Thursday, March 29, 2012

Why not have your Pavé and eat it, too: the 2012 Ronde van Vlaanderen

There is much consternation among fans regarding the removal of the Muur de Grammont / Muur de Geraardsbergen  / Kappelmuur from the parcours of the 2012 Ronde van Vlaanderen (RvV). Race organizers cite the wish to move the finish to a more suitable location, and a more uncertain finale, as the main reasons.

Regardless, we think that this year's race is more of an attrition race, and we share our thoughts below. And while we think that wanting to have the RvV finish is Oudenaarde is a reasonable line of thinking, we can't help but suggest a few things that could be done better: why not have your pavé and eat it (or ride on it) too by including the Muur in a race that finishes in Oudenaarde.

Exhibit A: old finish of de Ronde from Bosberg to Ninove

In a previous post we examined how the past 10 editions of de Ronde played out. It can't be denied that on half the occasion the Muur played a pivotal role in re-shuffling the cards the race had dealt up to that point.

Monday, March 26, 2012

Riding to Victory: Ronde van Vlaanderen 2002-2011

As analysis nerds and classics dorks, we are intensely interested in learning how races are won and how victories are earned. While we realize that the route of Ronde van Vlaanderen (RvV)'s route is changed for this year, we think that a narrative graphic of how recent editions have been won is insightful. After all, the argument for change was that it was becoming predictable. We mourn the loss of the Muur de Grammont, which many call the hand that shuffles the cards through which the game of racing is played.

The Muur and the RvV route had stayed fairly constant in the past decade. In the following, we show how the winner of each edition progresses to victory as each race is run: the height of the bar goes up as the winner's chance of victory is increased with each move. Without further ado, we offer the following graphic.

Monday, March 19, 2012

What I Love About Milan-San Remo

Editor's note: Today's update is a guest post from former Pavé editor Mattio. Follow him on Twitter at @_mattio.

What I love about Milan-San Remo is its devastating simplicity.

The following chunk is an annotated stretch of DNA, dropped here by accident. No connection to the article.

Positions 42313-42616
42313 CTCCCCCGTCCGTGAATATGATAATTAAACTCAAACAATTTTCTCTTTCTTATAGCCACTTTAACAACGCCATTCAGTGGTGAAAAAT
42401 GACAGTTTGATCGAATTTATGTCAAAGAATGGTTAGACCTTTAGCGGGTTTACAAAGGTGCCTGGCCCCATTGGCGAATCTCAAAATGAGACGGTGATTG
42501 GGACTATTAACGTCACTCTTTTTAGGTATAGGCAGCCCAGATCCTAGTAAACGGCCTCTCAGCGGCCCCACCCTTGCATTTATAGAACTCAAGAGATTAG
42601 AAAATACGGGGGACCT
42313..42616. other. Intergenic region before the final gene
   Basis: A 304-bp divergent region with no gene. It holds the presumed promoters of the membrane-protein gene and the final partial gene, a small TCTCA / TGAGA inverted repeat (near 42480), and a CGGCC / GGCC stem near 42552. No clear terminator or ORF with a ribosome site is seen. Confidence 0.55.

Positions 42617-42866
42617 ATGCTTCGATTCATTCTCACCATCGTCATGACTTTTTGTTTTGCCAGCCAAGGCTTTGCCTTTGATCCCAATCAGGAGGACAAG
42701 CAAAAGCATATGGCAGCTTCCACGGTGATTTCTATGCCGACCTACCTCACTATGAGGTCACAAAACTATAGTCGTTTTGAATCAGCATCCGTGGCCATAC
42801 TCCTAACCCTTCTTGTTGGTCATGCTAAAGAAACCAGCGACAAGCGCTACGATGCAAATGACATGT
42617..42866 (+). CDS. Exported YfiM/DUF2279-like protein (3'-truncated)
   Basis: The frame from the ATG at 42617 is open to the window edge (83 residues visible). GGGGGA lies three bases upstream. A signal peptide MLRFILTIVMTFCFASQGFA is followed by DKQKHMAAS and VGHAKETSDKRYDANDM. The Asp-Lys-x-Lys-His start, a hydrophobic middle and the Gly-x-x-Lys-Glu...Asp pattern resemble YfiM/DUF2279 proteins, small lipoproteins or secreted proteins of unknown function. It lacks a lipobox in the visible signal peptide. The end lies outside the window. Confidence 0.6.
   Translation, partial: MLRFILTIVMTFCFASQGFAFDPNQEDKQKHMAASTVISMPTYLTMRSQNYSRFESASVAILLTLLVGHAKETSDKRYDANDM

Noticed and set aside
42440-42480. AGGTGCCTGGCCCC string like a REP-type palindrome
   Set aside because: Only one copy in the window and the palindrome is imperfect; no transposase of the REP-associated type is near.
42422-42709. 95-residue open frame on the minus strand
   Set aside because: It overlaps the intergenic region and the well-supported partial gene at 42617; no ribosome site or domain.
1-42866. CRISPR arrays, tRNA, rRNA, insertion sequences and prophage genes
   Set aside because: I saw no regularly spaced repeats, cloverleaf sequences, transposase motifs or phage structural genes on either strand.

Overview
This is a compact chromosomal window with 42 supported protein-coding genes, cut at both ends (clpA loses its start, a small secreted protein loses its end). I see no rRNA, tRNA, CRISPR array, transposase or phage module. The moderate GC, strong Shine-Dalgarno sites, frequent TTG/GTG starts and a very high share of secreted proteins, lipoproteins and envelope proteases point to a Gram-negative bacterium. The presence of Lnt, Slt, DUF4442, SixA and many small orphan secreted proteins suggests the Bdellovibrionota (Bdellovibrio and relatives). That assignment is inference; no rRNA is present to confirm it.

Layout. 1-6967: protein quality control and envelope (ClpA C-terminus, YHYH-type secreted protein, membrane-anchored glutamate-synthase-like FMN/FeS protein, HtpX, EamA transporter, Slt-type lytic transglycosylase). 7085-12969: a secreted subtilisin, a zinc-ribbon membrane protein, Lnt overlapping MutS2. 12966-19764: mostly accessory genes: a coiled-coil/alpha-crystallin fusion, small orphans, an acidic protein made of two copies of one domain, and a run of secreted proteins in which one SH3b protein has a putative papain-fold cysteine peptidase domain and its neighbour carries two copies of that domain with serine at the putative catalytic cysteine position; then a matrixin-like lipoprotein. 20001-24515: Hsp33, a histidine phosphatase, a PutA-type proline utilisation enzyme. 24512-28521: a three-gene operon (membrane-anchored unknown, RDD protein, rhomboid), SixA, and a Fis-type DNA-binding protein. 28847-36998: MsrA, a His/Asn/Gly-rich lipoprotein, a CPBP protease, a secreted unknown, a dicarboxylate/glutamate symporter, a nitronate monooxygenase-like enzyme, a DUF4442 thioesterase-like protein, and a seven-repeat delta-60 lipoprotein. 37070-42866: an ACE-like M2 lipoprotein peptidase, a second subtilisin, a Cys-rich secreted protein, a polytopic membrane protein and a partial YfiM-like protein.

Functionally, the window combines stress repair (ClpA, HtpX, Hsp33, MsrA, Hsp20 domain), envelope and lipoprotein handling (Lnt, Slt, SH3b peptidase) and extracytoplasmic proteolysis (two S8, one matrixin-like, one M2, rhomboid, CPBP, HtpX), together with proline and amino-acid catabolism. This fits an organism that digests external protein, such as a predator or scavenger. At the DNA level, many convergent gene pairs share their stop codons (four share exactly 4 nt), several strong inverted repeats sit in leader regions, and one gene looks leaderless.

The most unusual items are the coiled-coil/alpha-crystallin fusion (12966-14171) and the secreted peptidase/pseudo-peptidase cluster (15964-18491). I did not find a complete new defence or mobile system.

The Cipressa is not a hard climb. The Poggio is not a hard climb. I've done neither, granted, but I've looked at the maps and the charts and the figures. The Poggio is less than 4k, at less than a 4% grade. These are no alpine slopes, no devastatingly steep hellingen. But they come toward the end of almost 300 kilometers.
That makes Milan-San Remo extremely simple and utterly treacherous to predict. Put the Poggio, its descent, and the remaining handful of kilometers at the end of 220 or even 250 kilometers, and a field sprint is a safe bet. Stretch it out to Milan-San Remo's full 298 kilometers and we start to wonder, don't we?
Vicenzo Nibali attacked on the Poggio and didn't open up much space. He was joined by Gerrans and Cancellara and they crested the hill and began that twisting descent with 4 seconds over the pack. Four seconds! Led by Cancellara's diesel the trio held of the small chase group, finishing just two seconds ahead. Two seconds!
As the longest race on the pro calendar, Milan-San Remo has the distinction of being able to claim that its distance truly wears riders down to the point where a hill that would be damn near inconsequential elsewhere becomes decisive. It can boast that this as the potential for anything ranging from a solo finish to a field sprint. It's this variability that makes it La Classicissima.

A good writer will tell you that simplicity has the most profound effect. So too it is with Milan-San Remo.

Friday, March 16, 2012

Watching the 2007 Milan-Sanremo in Boston

In 2007 I made special effort to go to Cafe dello Sport in the Italian part (North End) of Boston, after calling them the day before if they would show Rai Due during La Primavera.

I came early that morning, with my girlfriend at the time. The shopkeepers mumbled something in Italian and English about some crazy dude (me) who had called the day before and insisted on Milano-Sanremo. A table next to ours had two elderly Italian gentlemen with the unmistakable pink of Gazetta dello Sport. They had hats on, steaming cappuccino, and that sage nod that only people beyond a certain age can muster.

Another table had a young Italian dad and a very young baby daughter. The dad was telling the daughter what a beautiful race it was, how colorful the peloton was, and where the race was in bella Italia.